By Robb M. Stewart
MELBOURNE, Australia--Commonwealth Bank of Australia Ltd.'s (CBA.AU) board has axed short-term variable remuneration for its chief executive and senior leadership in the wake of allegations that the country's largest bank breached money-laundering laws by failing in its reporting obligations.
Still, Chairman Catherine Livingstone in a statement said CEO Ian Narev retained the full confidence of the board.
A day earlier, Commonwealth Bank blamed a coding error for tens of thousands of instances of failing to report the required transactions made through its ATMs, accounting for almost all the alleged failures that the government's financial-intelligence agency said opened the way for money laundering by drug dealers and other syndicates.
The number of alleged breaches surprised analysts and investors and has raised the prospect of potentially hefty court-imposed fines and worries about the damage to the bank's brand.
Without directly mentioning the civil proceedings launched last week by the government's financial-intelligence agency, Ms. Livingstone said the board considered risk and reputation impacting the bank when considering remuneration for the just-ended financial year.
"The overriding consideration of the board was the collective accountability of senior management for the overall reputation of the group," she said.
In addition to reducing to zero executive's short-term variable remuneration, Ms. Livingstone said the board reduced nonexecutive director fees by 20% for the current 2018 financial year in recognition of the board's shares accountability.
The Australian Transaction Reports and Analysis Centre, or Austrac, last Thursday filed a civil suit against Commonwealth Bank, alleging it contravened the Anti-Money Laundering and Counter-Terrorism Financing Act more than 53,700 times--each carrying a maximum penalty of 18 million Australian dollars (US$14.2 million).
The allegations relate to the use of the bank's "intelligent deposit machines," a type of ATM that allows anonymous deposits of up to A$20,000 in cash at a time to be automatically credited to accounts. Austrac alleged the bank over three years from 2012 failed to provide timely reports on transactions above the A$10,000 threshold, failed to report suspicious transactions on time or at all and even after it became aware of suspected money laundering of not monitoring customers.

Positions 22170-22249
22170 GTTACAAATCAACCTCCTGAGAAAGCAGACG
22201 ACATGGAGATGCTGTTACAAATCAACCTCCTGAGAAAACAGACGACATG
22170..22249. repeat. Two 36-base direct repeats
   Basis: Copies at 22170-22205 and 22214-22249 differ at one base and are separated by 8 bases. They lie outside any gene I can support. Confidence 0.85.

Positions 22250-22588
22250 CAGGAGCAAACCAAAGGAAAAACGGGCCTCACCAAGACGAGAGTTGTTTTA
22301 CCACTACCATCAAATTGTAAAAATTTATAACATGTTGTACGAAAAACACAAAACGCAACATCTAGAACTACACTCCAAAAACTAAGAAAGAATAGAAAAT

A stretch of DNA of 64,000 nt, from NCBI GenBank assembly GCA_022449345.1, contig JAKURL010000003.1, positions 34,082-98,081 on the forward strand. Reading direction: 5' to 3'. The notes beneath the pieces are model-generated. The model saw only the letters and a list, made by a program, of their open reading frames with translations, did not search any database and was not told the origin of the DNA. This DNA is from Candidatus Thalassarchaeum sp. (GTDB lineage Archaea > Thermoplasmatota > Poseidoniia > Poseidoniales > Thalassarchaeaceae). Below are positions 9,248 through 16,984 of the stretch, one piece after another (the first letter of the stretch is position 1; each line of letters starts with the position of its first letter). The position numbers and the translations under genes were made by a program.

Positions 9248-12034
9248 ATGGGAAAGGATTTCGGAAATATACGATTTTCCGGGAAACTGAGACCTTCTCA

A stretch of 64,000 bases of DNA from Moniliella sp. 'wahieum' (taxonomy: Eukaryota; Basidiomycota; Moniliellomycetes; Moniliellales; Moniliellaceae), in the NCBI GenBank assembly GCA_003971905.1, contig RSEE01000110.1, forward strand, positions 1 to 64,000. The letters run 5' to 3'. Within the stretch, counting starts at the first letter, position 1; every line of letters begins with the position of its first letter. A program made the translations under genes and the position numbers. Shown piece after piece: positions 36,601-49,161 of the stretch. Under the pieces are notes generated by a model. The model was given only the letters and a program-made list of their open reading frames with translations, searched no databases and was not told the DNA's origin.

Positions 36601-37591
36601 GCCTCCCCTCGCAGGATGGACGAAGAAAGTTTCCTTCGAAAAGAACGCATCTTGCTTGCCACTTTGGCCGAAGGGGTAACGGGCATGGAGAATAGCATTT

In its court filing, Austrac described several alleged money laundering syndicates that made use of the bank's ATMs. It said delayed reporting had hindered law enforcement and resulted in lost intelligence and evidence, further money laundering and the proceeds from crimes including drug dealing being lost.
Commonwealth Bank said the vast majority of the reporting failures alleged by the agency, about 53,000, relate specifically to a coding error inadvertently introduced in late 2012 with a software upgrade. It said the error became apparent in 2015, and Austrac was notified within a month of it being discovered and the missing reports were provided and the coding error fixed.
David Ellis, an analyst at investment-research firm Morningstar, said the bank would be able to cope with a financial penalty if found guilty in the federal court but reputation damage is meaningful and could reduce customer activity.
"CEO Ian Narev is front and center of management accountability and responsibility," he said.
Remuneration for Mr. Narev and the executives is made up of fixed pay as well as short and long-term variable remuneration that are based on performance against financial and non-financial measures. The bank's result for the year through June is due to be released on Wednesday, and the annual report next week. Mr. Narev received A$12.3 million in the 2016 financial year, including A$2.65 million fixed pay and A$1.43 million in short-term incentives.
Write to Robb M. Stewart at firstname.lastname@example.org